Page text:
Masterminding an action, governing it, and ensuring its fulfillment makes one responsible for the action. It matters not whether the mastermind was the one doing the action or merely engineering the action. He is still held accountable for the action. To claim that God masterminds, governs, and ensures the sinful actions of men but is in no way responsible for those actions is ludicrous. Both are responsible.
An analogy might be a man who masterminds the robbing of a bank.* He formulates the plan, provides the necessary materials, and has his friends put his plan into action. He himself does not rob the bank; his henchmen do. When captured by the police, will not the mastermind also be held accountable for the robbing of the bank? Even though the mastermind was only the primary cause and did not personally rob the bank, he is still held responsible.
Calvinists argue that we cannot apply our standards to God. Some have gone so far as to conclude that God is not subject to any standard. Arthur W. Pink, a leading Calvinist of years ago, notes, “Yet, let it be pointed out, on the other hand, that God is sovereign, high above all law, and by no means tied by the restrictions which He has placed on His creatures.” Elsewhere he says:
But though His creatures are bound by the laws He has prescribed them, God Himself is not. God is under no law, but is absolute Sovereign. … God possesses supreme authority, and when He pleases sets aside His own laws, or issues new ones contrary to those given previously. … Learn then, that God is bound by no law, being above all law.”
Thus, some Calvinists believe God to be independent of any standards, including His own.
Nevertheless, Calvinists are also fond of saying that “God is not less than His creature, man.” This is true, but it also means that man will not possess a higher standard for justice and morality than God. How then is it that Calvinists argue that man holds himself to a higher standard for justice and righteousness than God? Are we to assume that man’s sense of what is right and wrong or what is just and unjust is greater than God’s understanding? How is it that these standards are written on man’s heart so that man’s conscience condemns his wrong doing (Rom. 2:14–15), but God is incapable of such a self-realization? How is it that Calvinists expect us to believe a doctrine which necessitates that man exceed God in his ability to control his actions and hold himself to a rigid standard?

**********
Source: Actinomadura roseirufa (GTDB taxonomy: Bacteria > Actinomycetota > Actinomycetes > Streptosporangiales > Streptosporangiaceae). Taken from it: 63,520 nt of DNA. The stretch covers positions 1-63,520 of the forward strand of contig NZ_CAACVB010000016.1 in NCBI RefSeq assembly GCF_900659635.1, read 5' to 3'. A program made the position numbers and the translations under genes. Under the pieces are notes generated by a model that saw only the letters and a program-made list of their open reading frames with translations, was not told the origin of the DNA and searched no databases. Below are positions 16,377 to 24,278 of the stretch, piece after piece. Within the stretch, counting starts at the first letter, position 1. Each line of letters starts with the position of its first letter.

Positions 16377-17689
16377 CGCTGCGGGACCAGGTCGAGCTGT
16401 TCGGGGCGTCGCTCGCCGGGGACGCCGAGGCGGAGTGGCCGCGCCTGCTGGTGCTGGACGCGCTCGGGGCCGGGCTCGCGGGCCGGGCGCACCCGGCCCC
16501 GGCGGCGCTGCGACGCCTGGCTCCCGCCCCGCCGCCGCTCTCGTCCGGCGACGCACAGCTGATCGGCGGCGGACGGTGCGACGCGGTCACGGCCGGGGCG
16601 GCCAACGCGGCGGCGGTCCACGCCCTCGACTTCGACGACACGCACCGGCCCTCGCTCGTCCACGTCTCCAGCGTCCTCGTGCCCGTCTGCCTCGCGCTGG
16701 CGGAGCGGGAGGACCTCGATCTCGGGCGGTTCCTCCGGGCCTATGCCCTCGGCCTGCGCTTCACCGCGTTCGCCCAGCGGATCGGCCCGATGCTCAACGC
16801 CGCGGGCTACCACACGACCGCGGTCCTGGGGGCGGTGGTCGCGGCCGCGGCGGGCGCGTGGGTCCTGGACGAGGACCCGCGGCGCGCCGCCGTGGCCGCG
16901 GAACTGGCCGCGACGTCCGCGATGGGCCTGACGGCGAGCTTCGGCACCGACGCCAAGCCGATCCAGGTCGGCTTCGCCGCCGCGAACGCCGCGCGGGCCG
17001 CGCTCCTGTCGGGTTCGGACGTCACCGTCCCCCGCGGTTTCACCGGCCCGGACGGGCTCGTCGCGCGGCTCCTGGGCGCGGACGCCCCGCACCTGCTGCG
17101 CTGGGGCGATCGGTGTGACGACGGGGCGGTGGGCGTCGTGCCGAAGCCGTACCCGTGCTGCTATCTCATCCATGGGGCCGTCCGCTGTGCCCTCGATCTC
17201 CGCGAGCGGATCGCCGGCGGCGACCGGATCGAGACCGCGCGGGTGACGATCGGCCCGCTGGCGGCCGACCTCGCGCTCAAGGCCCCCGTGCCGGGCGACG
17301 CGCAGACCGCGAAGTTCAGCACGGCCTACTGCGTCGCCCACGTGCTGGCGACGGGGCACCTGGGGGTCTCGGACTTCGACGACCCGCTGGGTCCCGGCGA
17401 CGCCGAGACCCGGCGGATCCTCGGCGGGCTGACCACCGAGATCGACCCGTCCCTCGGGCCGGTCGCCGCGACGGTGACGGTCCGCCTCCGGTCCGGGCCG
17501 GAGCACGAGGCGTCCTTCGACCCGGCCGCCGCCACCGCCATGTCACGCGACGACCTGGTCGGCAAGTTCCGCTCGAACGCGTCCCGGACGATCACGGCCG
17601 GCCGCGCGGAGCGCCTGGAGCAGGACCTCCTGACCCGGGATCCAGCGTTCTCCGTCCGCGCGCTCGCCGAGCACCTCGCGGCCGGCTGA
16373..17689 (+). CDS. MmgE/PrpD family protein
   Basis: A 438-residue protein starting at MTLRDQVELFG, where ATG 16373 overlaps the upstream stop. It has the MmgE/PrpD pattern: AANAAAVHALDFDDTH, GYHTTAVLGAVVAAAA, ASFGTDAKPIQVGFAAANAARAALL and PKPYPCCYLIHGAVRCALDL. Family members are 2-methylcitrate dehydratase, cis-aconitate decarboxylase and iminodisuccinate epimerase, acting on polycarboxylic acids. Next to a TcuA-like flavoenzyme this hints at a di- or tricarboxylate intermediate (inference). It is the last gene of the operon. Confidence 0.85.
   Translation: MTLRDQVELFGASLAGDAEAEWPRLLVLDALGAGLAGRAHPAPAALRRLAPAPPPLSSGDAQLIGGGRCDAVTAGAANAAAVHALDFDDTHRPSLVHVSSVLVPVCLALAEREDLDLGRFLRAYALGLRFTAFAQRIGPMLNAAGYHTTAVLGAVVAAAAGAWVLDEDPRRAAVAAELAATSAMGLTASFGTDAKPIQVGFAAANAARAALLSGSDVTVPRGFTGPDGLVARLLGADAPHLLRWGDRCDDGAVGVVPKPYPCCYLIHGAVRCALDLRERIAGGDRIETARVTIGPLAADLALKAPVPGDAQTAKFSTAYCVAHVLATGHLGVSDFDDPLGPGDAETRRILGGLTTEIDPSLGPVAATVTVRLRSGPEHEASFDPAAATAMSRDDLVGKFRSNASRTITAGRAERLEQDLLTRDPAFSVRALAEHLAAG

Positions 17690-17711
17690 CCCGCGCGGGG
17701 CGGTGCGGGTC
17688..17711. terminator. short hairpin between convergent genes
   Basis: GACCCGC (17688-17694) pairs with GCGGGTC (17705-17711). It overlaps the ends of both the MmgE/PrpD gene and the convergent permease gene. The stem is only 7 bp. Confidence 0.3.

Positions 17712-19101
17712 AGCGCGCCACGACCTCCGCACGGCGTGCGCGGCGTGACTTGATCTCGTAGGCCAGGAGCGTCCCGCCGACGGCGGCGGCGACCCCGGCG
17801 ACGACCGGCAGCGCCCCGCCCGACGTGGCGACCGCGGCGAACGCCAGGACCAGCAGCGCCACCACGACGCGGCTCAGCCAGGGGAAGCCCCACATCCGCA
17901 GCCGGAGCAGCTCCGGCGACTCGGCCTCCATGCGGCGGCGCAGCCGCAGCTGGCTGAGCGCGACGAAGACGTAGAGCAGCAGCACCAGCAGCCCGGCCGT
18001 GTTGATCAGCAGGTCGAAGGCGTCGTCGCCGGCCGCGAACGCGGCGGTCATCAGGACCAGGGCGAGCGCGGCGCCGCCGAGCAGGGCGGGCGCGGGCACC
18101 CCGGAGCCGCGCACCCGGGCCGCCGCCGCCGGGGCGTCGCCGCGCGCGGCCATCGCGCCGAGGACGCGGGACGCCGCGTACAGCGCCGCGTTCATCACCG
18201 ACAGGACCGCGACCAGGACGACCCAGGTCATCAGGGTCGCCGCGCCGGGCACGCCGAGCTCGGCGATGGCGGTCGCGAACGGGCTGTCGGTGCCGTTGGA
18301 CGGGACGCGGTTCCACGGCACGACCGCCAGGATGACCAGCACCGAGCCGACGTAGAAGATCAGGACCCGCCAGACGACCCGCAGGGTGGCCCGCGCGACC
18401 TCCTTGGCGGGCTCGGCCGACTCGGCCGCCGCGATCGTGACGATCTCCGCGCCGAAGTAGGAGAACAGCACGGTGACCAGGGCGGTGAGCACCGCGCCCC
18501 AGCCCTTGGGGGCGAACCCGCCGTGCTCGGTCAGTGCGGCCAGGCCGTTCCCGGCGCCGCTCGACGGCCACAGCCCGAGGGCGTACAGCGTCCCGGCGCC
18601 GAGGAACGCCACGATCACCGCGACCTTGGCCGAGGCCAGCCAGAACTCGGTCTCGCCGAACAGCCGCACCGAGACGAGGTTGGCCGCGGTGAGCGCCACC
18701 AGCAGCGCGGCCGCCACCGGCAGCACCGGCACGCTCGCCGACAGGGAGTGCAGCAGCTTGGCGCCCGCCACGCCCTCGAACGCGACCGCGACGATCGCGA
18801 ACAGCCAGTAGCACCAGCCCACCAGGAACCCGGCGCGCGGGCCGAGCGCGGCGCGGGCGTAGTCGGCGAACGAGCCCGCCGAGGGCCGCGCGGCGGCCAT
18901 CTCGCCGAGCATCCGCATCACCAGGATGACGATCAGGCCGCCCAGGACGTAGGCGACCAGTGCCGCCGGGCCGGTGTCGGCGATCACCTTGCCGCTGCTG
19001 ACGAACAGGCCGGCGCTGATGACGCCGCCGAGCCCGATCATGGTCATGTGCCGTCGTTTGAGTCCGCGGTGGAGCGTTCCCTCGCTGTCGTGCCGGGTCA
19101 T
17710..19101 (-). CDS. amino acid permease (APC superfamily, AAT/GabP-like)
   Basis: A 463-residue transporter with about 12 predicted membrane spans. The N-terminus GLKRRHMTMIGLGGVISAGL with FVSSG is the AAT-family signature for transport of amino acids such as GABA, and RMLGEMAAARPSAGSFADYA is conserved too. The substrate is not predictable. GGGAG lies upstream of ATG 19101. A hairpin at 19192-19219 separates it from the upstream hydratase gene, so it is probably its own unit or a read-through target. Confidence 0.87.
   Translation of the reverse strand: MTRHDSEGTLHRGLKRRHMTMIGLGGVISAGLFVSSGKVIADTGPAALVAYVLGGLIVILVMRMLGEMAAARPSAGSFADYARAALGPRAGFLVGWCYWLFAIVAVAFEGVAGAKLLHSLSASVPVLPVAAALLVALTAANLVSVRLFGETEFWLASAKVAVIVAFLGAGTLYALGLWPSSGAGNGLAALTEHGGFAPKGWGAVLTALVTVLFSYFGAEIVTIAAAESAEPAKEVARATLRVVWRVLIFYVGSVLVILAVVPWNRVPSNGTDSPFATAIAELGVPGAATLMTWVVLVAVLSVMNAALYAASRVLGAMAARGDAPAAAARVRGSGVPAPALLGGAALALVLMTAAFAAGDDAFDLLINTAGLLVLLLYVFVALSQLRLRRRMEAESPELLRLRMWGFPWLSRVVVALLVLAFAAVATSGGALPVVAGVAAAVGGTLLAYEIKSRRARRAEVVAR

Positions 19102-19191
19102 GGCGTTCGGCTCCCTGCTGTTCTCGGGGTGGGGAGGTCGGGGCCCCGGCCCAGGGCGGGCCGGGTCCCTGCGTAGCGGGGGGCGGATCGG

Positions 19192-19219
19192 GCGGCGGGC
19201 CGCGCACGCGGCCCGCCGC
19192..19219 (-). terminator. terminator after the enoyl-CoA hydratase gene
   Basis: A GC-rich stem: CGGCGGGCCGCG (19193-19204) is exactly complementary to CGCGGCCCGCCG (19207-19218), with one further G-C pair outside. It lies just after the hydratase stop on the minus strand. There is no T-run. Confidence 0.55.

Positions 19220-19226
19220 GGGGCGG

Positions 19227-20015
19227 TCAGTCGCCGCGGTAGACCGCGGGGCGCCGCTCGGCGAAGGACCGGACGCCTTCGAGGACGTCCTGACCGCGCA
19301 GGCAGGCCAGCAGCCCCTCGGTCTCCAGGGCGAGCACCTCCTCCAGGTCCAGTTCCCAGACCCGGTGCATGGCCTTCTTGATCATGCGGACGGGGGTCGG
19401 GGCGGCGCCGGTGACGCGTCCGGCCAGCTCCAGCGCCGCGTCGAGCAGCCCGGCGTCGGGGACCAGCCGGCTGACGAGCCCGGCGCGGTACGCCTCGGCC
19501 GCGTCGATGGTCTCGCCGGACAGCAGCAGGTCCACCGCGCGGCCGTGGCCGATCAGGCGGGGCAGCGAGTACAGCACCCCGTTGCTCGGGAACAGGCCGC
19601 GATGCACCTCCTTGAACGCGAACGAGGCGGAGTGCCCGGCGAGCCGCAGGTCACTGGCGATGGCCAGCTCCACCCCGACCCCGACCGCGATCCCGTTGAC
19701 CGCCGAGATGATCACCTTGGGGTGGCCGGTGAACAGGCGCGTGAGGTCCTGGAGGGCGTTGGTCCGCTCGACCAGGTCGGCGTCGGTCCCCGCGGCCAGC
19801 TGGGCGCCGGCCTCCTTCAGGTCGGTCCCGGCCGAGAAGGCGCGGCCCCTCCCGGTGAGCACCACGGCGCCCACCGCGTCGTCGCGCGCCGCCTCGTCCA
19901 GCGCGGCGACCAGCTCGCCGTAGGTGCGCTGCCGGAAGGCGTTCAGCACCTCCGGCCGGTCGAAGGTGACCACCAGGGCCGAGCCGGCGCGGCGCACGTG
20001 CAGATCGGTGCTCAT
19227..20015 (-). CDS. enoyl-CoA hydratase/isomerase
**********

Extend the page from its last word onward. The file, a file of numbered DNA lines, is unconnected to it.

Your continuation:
The argument of second causes depends upon a belief that God’s omnipotence means that He is capable and free to do anything at all regardless of whether it is in accordance with His moral character. When this assertion is accepted as truth, the argument of second causes is justified in the Calvinist mind. However, we must never forget that God binds Himself to act according to His moral character of perfect holiness and righteousness. He always acts according to His laws and standards (Psa. 145:17). Man is not given a separate standard for holiness. Instead, man is judged against the standard that God has for Himself (1 Peter 1:16). For this reason, when we say that God is all powerful, we mean that He is capable and free to do anything which is in accordance with His moral character and can do nothing to the contrary. Titus 1:2 reminds us, “In hope of eternal life, which God, that cannot lie, promised before the world began;” (emphasis added). Paul, in writing to Titus, clearly states, not that God will not lie, but that God cannot lie.